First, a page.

Rockabye is the lively memoir of a spontaneous young city-girl who becomes unexpectedly pregnant. That city-girl is Rebecca Woolf, who at 23, after the "holy shit, I'm pregnant" realization, decides to keep the baby, marry the boyfriend (in Vegas no less), and figure out how to wed her rock n' roll lifestyle and impending motherhood.With humour, honesty, and renegade insight, Rebecca makes the transition from life as an odd-job doing commitment-phobic, chain-smoking, irresponsible party-girl to life as a work-at-home mother with a different kind of social life. Throughout, Rebecca doesn't relinquish the token qualities of her free-spirited, pre-baby self rebelling against both the "soccer mom," and "young mother" stereotypes, challenging herself to grow up without outgrowing her dreams, and most importantly embracing motherhood without a map. Rockabye explores the coming together of mother and son and their mutual coming of age. How does Rebecca adapt to motherhood? By acting on instinct and maintaining a strong sense of self, breaking rules (sometimes her own) in the process and building her own adventures out of legos and alphabet blocks.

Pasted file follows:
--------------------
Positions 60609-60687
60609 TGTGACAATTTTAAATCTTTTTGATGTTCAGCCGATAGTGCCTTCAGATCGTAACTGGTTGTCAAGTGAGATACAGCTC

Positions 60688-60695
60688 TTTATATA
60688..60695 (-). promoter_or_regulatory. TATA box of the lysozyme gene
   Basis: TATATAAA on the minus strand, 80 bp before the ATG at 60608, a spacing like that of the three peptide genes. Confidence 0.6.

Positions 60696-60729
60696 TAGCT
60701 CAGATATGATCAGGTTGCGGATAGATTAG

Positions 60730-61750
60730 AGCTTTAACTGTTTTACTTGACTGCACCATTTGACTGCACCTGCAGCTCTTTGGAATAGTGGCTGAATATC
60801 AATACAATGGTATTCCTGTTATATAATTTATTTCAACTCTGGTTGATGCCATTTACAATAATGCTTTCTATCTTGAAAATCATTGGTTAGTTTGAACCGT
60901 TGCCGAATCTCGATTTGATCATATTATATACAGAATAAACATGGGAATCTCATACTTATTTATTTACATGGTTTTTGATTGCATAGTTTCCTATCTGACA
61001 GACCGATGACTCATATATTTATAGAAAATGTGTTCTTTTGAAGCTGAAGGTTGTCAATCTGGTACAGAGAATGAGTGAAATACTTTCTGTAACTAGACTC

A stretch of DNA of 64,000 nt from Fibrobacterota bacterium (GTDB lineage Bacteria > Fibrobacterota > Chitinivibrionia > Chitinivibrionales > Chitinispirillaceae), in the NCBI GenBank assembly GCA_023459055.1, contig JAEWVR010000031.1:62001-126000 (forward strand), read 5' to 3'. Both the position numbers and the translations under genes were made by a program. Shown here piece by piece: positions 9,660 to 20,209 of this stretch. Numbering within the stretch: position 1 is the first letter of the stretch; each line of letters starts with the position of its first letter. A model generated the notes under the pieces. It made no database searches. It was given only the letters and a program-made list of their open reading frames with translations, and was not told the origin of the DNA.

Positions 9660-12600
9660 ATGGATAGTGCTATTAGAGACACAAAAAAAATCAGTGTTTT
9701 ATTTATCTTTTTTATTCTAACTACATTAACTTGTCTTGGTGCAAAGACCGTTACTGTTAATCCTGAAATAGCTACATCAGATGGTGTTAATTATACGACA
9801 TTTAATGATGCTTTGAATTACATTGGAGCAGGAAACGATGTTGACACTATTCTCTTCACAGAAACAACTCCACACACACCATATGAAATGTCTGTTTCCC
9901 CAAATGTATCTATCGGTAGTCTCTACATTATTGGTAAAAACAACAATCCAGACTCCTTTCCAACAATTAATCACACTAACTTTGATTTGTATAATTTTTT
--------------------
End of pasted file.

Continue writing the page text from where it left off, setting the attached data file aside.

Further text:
RFK: A Memoir
By Jack Newfield
As one of the most complex, charismatic and controversial figures of our times, Robert Kennedy occupies a remarkable and paradoxical place in the American imagination. On the right he has been idolized by Rudy Giuliani and memorialized by Attorney General John Ashcroft, who renamed the Justice Department after him. On the left, his admirers say he represented the last hope of revitalizing the liberal tradition. But who was Robert Kennedy? To acclaimed reporter Jack Newfield, who worked closely with him during his last years, RFK was a human being far different from the myths that surrounded his name. "Part of him was soldier, priest, radical, and football coach. But he was none of these. He was a politician. His enemies said he was consumed with selfish ambition, a ruthless opportunist exploiting his brother's legend. But he was too passionate and too vulnerable ever to be the cool and confident operator his brother was." In this haunting and memorable portrait we see what kind of man died when Robert Kennedy was shot. And what kind of leader America lost.
Royal: The Jubilee Edition
By Robert Lacey